"The narratives belong to the genre of tragedy."
November 30, 2018 8:27 AM   Subscribe

Brian Hayes, author of Infrastructure, writes about the Merrimack Valley Gas Explosions, which killed 1, injured 25 and burned 40 homes in and around Lawrence and Andover, Massachusetts last September: Another Technological Tragedy
I admit to a morbid fascination with stories of technological disaster. I read NTSB accident reports the way some people consume murder mysteries. The narratives belong to the genre of tragedy. In using that word I don’t mean just that the loss of life and property is very sad. These are stories of people with the best intentions and with great skill and courage, who are nonetheless overcome by forces they cannot master. The special pathos of technological tragedies is that the engines of our destruction are machines that we ourselves design and build.
posted by the man of twists and turns (14 comments total) 26 users marked this as a favorite
I also devour NTSB accident reports. Unintended consequences of design decisions need to be better contemplated by the engineering community. Case in point, the ongoing Lion Air plane crash. Boeing redesigned the automatic control system to avoid another Air France 447-type crash, and look what happened.
posted by hwyengr at 8:44 AM on November 30, 2018 [5 favorites]

We watched that on TV from down in Rhode Island all evening. When I flew over the area a week ago, I was staring down through the plane windows remembering how eerily dark the helicopter shots were that night.
posted by wenestvedt at 8:44 AM on November 30, 2018

This is excellent. I also read the sample pages from his book just now and I MUST READ THE ENTIRE BOOK IMMEDIATELY, this type of thing is EXTREMELY my shit.

I actually hadn't heard about the disaster in MA -- how awful.
posted by capnsue at 9:10 AM on November 30, 2018

Latest wrinkle in this story is that the Columbia Gas remediation workers left water running in houses with no heat, so people are returning to houses where the gas lines have been repaired, but the pipes have frozen and burst, doing damage to homes that weren't originally damaged.
posted by briank at 9:25 AM on November 30, 2018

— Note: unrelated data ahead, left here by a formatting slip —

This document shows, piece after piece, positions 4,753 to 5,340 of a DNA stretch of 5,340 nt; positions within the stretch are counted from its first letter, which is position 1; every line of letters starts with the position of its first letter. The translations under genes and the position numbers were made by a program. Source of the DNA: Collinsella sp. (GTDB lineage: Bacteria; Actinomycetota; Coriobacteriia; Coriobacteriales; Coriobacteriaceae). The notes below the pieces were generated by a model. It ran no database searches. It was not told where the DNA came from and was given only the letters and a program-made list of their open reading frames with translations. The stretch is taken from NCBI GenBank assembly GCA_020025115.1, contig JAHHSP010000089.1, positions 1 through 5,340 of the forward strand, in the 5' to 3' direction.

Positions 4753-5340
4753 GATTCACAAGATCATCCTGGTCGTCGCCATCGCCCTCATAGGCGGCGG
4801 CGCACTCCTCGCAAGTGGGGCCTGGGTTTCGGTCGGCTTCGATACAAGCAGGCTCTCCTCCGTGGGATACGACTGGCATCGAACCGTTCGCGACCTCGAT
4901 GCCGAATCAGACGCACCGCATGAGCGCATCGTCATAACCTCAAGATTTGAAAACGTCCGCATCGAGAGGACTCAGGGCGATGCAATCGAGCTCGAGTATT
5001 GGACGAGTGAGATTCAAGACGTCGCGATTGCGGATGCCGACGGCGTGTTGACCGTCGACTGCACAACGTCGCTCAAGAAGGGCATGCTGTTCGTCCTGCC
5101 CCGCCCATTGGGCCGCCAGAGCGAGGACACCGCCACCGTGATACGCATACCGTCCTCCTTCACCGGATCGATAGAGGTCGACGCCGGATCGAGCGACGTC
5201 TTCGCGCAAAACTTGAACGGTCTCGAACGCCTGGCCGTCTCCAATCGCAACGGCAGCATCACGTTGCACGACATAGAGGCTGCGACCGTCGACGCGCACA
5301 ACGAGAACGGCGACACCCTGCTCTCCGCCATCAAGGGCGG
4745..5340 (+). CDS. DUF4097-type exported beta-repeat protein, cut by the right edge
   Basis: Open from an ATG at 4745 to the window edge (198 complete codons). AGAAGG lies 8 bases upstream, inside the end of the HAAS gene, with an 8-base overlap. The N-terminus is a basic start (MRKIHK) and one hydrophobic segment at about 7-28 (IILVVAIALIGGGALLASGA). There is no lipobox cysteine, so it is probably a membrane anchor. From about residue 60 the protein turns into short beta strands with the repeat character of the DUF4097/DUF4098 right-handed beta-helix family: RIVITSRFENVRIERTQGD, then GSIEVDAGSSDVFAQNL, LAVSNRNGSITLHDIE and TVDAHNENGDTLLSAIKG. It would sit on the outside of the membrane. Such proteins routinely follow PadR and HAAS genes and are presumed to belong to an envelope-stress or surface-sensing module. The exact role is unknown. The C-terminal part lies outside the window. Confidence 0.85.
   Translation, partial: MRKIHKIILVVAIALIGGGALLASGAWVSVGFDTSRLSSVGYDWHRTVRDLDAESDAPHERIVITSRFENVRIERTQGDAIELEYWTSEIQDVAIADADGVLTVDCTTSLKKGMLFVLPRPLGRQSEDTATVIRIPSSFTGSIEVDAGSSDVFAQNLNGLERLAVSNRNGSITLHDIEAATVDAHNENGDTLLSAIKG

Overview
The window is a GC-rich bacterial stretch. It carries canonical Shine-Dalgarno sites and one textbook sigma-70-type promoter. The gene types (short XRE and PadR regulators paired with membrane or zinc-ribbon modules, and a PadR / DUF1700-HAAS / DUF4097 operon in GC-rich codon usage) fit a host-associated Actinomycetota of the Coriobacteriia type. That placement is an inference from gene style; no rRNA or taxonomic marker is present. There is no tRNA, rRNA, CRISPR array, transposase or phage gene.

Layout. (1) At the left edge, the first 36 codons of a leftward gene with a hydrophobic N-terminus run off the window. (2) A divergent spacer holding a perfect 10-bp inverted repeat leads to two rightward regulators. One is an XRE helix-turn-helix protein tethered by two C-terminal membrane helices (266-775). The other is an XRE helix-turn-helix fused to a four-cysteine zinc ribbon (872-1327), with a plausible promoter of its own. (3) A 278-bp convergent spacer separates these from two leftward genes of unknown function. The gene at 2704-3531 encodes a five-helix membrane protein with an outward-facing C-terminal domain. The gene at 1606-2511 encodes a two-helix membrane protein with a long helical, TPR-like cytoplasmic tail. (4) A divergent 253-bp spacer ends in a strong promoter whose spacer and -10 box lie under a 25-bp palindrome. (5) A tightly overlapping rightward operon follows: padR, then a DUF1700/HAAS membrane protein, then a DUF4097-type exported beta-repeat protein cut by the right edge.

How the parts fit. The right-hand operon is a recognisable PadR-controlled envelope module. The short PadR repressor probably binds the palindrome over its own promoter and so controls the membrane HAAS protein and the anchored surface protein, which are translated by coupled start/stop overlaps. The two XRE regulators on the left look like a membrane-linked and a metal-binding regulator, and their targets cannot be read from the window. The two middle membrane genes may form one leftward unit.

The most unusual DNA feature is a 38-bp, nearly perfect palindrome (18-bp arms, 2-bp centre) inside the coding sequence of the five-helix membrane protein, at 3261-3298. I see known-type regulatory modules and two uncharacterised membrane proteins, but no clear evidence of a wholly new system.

But...you're supposed to leave water running in houses with no heat. Keeps the pipes FROM freezing.
posted by hwyengr at 11:25 AM on November 30, 2018 [3 favorites]

Started in 1985, Risks Digest is still going strong — here's the latest Volume 30 Issue 92 [see links in original]:
• Commentary on Florida Election Recounts
• 670 ballots in a precinct with 276 voters, and other tales from Georgia's primary
• Voting Machine Manual Instructed Election Officials to Use Weak Passwords
• Electionland/ProPublica had a lovely collection of election problems already in the wee hours of election evening
• At Doomed Flight's Helm, Pilots May Have Been Overwhelmed in Seconds
• Boeing issues warning on potential instrument malfunction after Indonesia crash
• A Runway Train Traveled 57 Miles Through Australia's Outback
• Rules of the Road Evade Driverless Cars
• Siri Shortcuts can now be used with the VW Car-Net app to remotely control a vehicle
• Russia suspected of jamming GPS signal in Finland
• Why Google Internet Traffic Rerouted Through China and Russia
• Operation Infektion
• GPS week field roll-over
• System error: Japan cybersecurity minister admits he has never used a computer
• Tech CEOs Are in Love With Their Principal Doomsayer
• "IoT botnet infects 100,000 routers to send Hotmail, Outlook, and Yahoo spam"
• Buffer Overflows and Spectre
• Police decrypt 258,000 messages after breaking pricey IronChat crypto app
• Guns, drones, and surveillance equipment: Big Brother steps out in Tel Aviv
• The House That Spied on me
• A DJI Bug Exposed Drone Photos and User Data
• Fake fingerprints can imitate real ones in biometric systems
• Public Attitudes Toward Computer Algorithms
• Guarding Against Backdoors and Malicious Hardware
• U.S. Declines to Sign Declaration Discouraging Use of Cyberattacks
• 'The Cleaners' Looks At Who Cleans Up The Internet's Toxic Content
• HealthCare.gov breach compromised applicants' financial, immigration data
• Apple IDs locked for unknown reasons for a number of iPhone users
• Debate in Germany over allowing Chinese to bid on 5G
• Bug bounty
• A thing to worry about: sleep study
• A robot scientist will dream up new materials to advance computing and fight pollution